Feel the Blues with all that Jazz
English (United Kingdom)Polish (Poland)
Strona Główna Muzyka Latynoska, Francuska, Włoska Putumayo Putumayo Presents: Afro-Latin Party (2005)

Putumayo Presents: Afro-Latin Party (2005)

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Putumayo Presents: Afro-Latin Party (2005)

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1. Betece - Africando
2. Ritmo Con Ache - Jose Mangual Jr.
3. Cuentame Que Te Paso - Pepe & The Bottle Blondes
4. Babalu - Ska Cubano
5. Mandali - Africando
6. Morenita - Cubismo
7. Demal - Africando
8. Cogele El Gusto - Chico Alvarez
9. La Grev' Bare Mwen - Ronald Rubinel's Salsa Kolor
10. Samba Luku Samba - Ricardo Lemvo


Croatian salsa, Cuban ska, and Oregonian mambo!?!? These are three of the unlikely gems listeners will find on Afro-Latin Party. What started out as an effort to provide the perfect soundtrack to a Latin dance party became a tribute to the global appreciation and realization of the musical ricochet between Cuba and Africa.

Central to the Afro-Latin phenomenon is Africando, who provide three songs on Afro-Latin Party, each with a different African lead singer. In the 1960s and 1970s, the biggest names in African music—including such heavyweights as Youssou N’Dour and Salif Keita—were performing Latin music, thanks to recordings that came over from abroad. Cultural exchange between Cuba and the socialist governments in Mali and other parts of West Africa was a regular phenomenon. Performers like the Fania All Stars and Celia Cruz toured Africa and became musical icons.

In 1992, legendary Africando founders Ibrahim Sylla and Boncana Maïga traveled to New York to record with top local salsa musicians, many who were taken by surprise by these Africans performing and their phonetically learned Spanish lyrics. Interestingly, many of the band members on the three Africando tracks here, also play on other tracks on Afro-Latin Party. ---Editorial Reviews, amazon.com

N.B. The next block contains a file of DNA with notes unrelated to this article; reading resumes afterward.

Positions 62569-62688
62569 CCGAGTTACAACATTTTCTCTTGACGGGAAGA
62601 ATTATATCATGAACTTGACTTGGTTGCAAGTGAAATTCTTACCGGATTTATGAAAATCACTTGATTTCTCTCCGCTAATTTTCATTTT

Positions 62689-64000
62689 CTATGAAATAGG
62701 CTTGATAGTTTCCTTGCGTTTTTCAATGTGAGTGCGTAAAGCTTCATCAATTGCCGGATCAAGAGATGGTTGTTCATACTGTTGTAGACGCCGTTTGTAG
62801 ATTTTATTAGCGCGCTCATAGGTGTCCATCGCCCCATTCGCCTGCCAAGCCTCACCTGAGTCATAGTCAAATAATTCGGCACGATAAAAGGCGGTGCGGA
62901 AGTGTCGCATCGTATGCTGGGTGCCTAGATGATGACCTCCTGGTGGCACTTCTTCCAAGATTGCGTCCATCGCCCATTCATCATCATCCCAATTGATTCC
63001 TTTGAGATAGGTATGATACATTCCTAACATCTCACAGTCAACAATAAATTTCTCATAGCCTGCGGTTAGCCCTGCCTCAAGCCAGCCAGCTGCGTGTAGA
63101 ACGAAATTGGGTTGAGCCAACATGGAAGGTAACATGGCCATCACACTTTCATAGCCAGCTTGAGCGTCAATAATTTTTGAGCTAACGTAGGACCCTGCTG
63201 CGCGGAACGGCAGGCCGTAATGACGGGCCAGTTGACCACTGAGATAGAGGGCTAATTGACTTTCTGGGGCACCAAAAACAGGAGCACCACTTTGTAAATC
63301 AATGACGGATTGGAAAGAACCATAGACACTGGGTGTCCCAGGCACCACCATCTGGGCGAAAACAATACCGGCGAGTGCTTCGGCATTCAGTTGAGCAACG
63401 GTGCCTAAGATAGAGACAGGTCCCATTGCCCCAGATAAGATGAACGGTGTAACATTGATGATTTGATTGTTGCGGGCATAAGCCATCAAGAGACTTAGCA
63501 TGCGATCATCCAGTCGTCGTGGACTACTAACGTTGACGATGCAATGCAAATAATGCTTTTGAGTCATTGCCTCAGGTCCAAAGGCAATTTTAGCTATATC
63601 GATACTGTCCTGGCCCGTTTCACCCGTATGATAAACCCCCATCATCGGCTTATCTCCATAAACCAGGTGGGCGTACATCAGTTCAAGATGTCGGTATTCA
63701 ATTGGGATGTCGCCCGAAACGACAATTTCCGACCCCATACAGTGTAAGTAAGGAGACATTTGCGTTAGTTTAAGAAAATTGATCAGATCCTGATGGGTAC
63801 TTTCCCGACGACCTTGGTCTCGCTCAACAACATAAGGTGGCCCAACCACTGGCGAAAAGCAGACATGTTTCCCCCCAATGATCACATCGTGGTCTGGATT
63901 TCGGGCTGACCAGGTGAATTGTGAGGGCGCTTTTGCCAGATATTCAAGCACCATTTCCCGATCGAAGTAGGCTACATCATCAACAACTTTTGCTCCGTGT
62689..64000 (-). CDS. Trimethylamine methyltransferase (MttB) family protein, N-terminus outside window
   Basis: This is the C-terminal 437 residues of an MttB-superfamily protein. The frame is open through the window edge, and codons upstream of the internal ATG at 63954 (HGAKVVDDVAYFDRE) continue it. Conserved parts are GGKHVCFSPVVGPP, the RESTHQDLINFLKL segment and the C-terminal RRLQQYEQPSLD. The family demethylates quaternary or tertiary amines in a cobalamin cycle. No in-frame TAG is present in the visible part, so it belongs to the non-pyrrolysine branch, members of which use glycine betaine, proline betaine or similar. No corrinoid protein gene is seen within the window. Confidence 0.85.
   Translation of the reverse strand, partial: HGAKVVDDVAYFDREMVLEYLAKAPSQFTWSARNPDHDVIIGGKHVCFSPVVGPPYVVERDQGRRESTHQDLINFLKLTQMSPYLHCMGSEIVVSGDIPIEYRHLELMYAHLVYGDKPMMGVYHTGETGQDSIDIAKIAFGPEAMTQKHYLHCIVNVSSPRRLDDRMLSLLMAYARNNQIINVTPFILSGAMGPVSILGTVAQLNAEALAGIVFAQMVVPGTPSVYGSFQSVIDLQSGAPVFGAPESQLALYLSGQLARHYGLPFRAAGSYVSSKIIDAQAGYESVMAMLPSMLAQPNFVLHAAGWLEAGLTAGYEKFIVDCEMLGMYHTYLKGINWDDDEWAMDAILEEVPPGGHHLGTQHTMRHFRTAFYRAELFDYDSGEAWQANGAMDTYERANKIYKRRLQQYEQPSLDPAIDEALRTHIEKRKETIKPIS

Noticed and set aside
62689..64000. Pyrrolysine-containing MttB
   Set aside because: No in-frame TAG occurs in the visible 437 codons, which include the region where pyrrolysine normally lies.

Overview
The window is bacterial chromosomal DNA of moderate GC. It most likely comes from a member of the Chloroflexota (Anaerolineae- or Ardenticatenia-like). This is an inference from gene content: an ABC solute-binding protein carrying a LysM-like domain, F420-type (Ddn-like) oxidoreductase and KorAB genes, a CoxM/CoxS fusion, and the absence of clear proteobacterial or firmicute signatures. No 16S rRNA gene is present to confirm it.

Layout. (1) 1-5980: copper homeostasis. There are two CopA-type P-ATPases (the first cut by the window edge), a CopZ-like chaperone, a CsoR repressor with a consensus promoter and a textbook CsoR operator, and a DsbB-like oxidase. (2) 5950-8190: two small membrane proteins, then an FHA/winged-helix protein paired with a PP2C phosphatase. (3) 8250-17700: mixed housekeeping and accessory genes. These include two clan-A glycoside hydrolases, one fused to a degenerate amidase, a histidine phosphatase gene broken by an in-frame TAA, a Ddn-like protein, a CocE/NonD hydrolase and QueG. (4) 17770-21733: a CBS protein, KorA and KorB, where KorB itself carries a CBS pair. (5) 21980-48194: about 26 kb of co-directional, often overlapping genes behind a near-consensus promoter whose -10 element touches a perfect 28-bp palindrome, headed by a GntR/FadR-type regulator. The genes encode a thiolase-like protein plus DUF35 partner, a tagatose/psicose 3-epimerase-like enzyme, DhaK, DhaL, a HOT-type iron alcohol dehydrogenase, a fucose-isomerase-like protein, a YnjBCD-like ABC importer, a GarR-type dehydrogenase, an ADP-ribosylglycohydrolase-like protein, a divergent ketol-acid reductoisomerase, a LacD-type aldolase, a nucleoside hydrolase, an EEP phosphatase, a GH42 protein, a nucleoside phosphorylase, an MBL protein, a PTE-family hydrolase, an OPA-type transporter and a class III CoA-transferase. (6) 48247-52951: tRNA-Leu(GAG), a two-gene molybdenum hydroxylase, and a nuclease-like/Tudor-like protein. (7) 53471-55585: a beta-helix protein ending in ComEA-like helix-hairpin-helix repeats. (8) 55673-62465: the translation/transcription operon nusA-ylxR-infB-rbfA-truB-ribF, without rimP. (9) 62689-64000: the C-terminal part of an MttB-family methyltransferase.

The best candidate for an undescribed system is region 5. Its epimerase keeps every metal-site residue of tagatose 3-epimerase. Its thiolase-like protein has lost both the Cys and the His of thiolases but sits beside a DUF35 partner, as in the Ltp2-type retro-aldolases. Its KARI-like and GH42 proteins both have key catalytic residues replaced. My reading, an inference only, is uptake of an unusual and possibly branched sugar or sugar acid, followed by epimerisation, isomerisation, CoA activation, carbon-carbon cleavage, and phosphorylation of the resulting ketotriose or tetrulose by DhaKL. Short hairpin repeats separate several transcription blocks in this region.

Putumayo Presents: Afro-Latin Party might give the idea of frantic, sweaty rhythms, and mambos and salsas at hyperspeed. Instead, this collection focuses more on the genre called son, with some low-key salsa and rumba thrown in for good measure. Africando, the superstar band made up of West African and Latin musicians, claims most of the honors, with three out of ten tracks, highlighting the transatlantic connection and the supreme sense of musicianship. The biggest surprise, however, is Cubismo, who might be from Croatia, but who create a very convincing Cuban sound on "Morenita." Ska Cubano bring a slight touch of ska to the proceedings on the campy "Babalu," while Ronald Rubinel's Salsa Kolor bring Caribbean color from Martinique. In other words, Cuban music doesn't just belong in Cuba any more, and Latin music can't be restricted to the Americas (although this compilation does mostly draw from there). It's all good, well-played stuff, and might get people dancing. But ultimately it seems that tracks have been chosen for functionality within the idea of the compilation rather than their own outstanding qualities (which is possibly fair enough), and end up slightly anonymous. ---Chris Nickson, Rovi

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